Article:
Both airports used by Ka`u residents receive funding with $14.8 million for Kona International Airport and $19.3 million for Hilo International Airport.
     Road and Highway improvements are budgeted for $20.8 million for Mamalahoa Highway alone. In Ka`u the Ninole and Hilea Bridges, which have elderly wooden construction beneath the pavement, are set for replacement.
      A medium security housing project for Hawai`i Community Correctional Center is funded with $13.2 million.
      Telehalth at Hilo Medical Center receives $2 million in funding.
      Hawai`i Community College receives $700,000 for a trades and apprenticeship program and new physics lab and classroom. University of Hawai`i at Hilo gets $3 million in air conditioning.

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MY HAWAI`I STORY, the statewide environmental writing contest for middle school students in sixth, seventh and eighth grade, has announced the top 25 poems and short stories. This year's theme was He Wa'a, He Moku- Mālama Honua, celebrating the return of Hokule'a to Hawai'i from the Worldwide Voyage.
       An anthology of the stories and poems will be published and distributed to schools, libraries and online at the website of Hawai`i Conservation Alliance, which sponsored the competition. Locally, Hawai`i Volcanoes National Park, Friends of Hawai`i Volcanoes National Park, Hawai`i Department of Land & Natural Resources, Hawai`i Department of Education and other agencies are partners in the project.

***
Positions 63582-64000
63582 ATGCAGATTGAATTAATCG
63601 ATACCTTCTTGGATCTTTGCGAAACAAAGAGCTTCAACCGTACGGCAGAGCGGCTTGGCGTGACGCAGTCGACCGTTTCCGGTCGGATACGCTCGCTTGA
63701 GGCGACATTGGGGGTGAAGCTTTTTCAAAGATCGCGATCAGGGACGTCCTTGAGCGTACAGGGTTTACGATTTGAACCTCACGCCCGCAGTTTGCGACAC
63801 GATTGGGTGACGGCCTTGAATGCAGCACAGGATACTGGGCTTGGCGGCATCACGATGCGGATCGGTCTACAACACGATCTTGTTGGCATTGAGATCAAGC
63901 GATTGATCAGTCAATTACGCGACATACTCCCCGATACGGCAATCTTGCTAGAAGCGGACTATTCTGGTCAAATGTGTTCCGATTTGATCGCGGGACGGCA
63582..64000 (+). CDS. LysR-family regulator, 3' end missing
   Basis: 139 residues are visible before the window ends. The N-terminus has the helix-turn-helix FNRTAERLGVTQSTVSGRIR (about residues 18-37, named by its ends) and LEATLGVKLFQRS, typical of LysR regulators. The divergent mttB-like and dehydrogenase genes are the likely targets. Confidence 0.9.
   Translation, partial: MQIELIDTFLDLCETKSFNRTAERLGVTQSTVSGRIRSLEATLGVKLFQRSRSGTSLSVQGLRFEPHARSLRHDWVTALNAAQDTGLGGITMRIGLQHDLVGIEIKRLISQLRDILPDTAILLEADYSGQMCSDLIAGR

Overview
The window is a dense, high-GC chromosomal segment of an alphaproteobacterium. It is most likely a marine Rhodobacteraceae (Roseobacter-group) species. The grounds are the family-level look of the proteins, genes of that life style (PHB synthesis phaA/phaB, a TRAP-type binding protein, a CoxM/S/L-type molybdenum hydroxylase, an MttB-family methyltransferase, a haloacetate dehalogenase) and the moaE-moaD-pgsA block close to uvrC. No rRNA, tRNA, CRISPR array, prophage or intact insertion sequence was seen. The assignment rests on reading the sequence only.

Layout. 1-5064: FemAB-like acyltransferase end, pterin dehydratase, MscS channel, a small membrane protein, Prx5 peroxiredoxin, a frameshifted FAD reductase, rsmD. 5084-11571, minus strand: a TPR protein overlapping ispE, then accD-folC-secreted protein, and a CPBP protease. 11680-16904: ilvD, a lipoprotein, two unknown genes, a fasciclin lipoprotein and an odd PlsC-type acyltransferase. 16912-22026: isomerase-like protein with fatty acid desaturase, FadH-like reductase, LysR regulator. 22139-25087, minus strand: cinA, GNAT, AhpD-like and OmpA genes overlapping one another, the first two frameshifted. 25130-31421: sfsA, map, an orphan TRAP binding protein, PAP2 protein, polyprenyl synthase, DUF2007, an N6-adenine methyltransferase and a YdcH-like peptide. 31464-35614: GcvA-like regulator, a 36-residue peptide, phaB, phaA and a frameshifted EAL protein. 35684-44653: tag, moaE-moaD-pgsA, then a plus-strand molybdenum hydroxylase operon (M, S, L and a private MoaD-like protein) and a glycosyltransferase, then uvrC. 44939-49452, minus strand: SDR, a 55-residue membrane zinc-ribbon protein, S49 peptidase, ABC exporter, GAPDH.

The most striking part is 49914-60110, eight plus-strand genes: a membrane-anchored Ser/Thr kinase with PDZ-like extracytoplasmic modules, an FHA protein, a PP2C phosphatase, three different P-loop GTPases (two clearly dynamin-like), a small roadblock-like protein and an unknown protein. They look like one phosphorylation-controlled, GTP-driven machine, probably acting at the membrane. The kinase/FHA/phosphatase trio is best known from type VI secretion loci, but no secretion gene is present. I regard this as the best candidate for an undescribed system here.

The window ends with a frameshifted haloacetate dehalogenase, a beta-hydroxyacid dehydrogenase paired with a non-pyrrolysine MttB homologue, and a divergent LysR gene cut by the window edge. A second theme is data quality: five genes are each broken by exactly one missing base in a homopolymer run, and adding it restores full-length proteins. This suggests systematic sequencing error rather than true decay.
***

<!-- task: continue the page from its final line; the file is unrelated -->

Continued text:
The students' writing represents personal reflections on the environment, cultural values, kuleana, stewardship and place-based writing.  See the winners and how to become involved for next year at www.hawaiiconservation.org.

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MISS KA`U COFFEE PAGEANT is Saturday, May 13 at Ka`u Coffee Mill at 6 p.m.
     Competing for Miss Ka`u Coffee are Jami Beck, Alysha Gustafson-Savella and Shanese Tailon.
     Scholarship Sponsors are the Edmund C. Olson Trust, Ka`u Mahi, Ka`u Valley Farm, Pacific Quest, Punalu`u Bake Shop, CU Hawai`i Federal Credit Union, Ka`u Local Products, Sen. Russell Ruderman, Sen. Josh Green, Rep. Richard Creagan and County Council member Maile David.
    Younger ladies will compete in Jr. Miss Ka`u Coffee, Miss Ka`u Coffee Peaberry and Miss Ka`u Coffee Flower competitions.
    The pageant is directed by Ka`u Coffee farmer Trini Marques with much support from the Ka`u Coffee Growers Cooperative members and other coffee farming families in the region.
     Judges are Joyce Ibasan, Maria Miranda, Christina Tandoc Rana and Tara Compehos.
     The event marks the first activity of the ninth annual Ka`u Coffee Festival. See www.kaucoffeefest.com.

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Haunani's Aloha Expressions perform next Wednesday at 
Kīlauea Visitor Center Auditorium
HAUNANI'S ALOHA EXPRESSIONS entertain next Wednesday, May 17 at 6:30 p.m. at Kīlauea Visitor Center Auditorium. Enjoy an evening of music and hula of Haunani’s Aloha Expressions. With their handmade colorful costumes and lei, these energetic kūpuna have competed at, and won, various hula festivals. They bring to life the magic of old Hawai‘i. Part of Hawai‘i Volcanoes’ ongoing Nā Leo Manu Heavenly Voices presentations. Free.